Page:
lying and false witness."
"That is not so!" the man shouted.
The crowd was thrown into such an
iproar by the incident that it was some
lime before Col. Roosevelt could make
limself heard.
"1 don't know who you are." he called
jut, "but 1 am told you repr*ent the
oal trust. It is perfectly natural that
i'OU should object to hearing the truth
tbout your side of the campaign."
Col. Roosevelt denounced "crooked big
iien," and said that no "side-show trust
leads" should have more than one vote.
\s he finished his speech he waved his
lat at the man in the automobile.
"I knew I'd have a_good time here in
Marquette," he said. **hut I didn't know
iow much I was going to enjoy it. Thank
Season Has Ended and Revenue Cutter
Patrol Is Finished.
The smallest k'lling of seals, in Bering
>ea in years is tlie report of the Departnent
of Commerce and Labor, just made
jublic for the fur sealing season, which
las closed. The report states also that
here was a total absence of pelagic sealng.
The result has been a considerable
ncrea^e in tli seal population, it is said.
The total number killed off the Pribilof
siiinitv durintr the season was .'t.704. con
;iderably less than the average in the
past. These were killed by American
government agents and the skins will be
old in Bondon in January, the proceeds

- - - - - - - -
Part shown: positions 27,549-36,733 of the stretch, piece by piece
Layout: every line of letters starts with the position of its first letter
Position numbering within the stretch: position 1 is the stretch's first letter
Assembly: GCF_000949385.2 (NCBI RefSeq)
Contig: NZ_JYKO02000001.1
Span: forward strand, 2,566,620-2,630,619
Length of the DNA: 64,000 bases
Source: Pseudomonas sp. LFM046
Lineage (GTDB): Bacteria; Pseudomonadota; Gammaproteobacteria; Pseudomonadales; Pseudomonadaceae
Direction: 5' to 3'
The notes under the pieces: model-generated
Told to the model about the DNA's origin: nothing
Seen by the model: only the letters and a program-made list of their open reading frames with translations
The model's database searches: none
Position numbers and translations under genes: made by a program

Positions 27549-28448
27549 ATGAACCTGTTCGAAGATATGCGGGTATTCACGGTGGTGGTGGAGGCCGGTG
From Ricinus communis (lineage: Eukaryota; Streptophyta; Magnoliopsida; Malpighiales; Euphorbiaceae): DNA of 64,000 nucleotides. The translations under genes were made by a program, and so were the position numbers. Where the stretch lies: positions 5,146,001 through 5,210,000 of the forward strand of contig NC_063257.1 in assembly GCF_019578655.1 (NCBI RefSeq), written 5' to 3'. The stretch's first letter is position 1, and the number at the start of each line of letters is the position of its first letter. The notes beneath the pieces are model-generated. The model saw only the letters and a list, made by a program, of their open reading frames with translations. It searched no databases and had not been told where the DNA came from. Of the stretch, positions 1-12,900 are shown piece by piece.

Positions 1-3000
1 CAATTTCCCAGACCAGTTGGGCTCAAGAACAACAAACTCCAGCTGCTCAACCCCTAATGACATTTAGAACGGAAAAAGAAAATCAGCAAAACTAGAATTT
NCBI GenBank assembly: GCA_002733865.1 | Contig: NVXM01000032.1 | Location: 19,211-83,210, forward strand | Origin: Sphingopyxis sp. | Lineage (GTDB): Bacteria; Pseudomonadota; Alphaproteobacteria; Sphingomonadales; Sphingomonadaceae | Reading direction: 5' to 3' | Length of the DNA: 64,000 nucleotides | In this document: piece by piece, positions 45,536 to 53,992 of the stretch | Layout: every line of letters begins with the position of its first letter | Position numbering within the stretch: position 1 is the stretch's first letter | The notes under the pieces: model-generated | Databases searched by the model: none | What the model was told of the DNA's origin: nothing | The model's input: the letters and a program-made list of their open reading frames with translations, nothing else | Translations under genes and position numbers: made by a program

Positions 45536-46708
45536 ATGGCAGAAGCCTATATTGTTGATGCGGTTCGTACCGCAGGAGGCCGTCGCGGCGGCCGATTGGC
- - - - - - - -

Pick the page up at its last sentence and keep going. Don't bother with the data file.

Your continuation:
o he distributed among the I'nited
states, Great Britain, Ftuss'a and Japan.
11 accordance with the terms of the
reaty signed by those powers for t lie
preservation of the seal herds.
Secretary of the Treasury MacVeagh
las term'nlted the revenue cutter patrol
n the Bering sea. ordering the cutter
Vlann'ng to go to Astoria, Wash.; the
ralioniH to Port Townsend, Wash., and
lie Mct'ulloeh to San Francisco.
End Six-Week Inspection Tour of
Western Military Posts.
A six-week tour of inspection of western
military posts has been completed by
Secretary of War Stimson, who yesterlay
returned to his desk at the War Department.
Brig, Gen William Crozler and
Viaj. William I a.-siter of the general staff
pf the army, who were with Mr. Stimson
p*' h's lour also have returned.
Immediately the Secretary enteral into
-onsiiltation with the chiefs of the War
Department bureaus on the estimates for
:he coming year, which are to be submitted
to Congress,
1 lie Store I hat There's Nothi
Sells \\ ooltex. T],e entluisiasm shown for
f, former patrons is most gratit'yii
: * here this week ami one and all
to any other suits and coats 6b
WOOITTKX garments WKAR?this
for two full soHsons' satisfaction, and
Tlio most eomprehr-nsive variety ol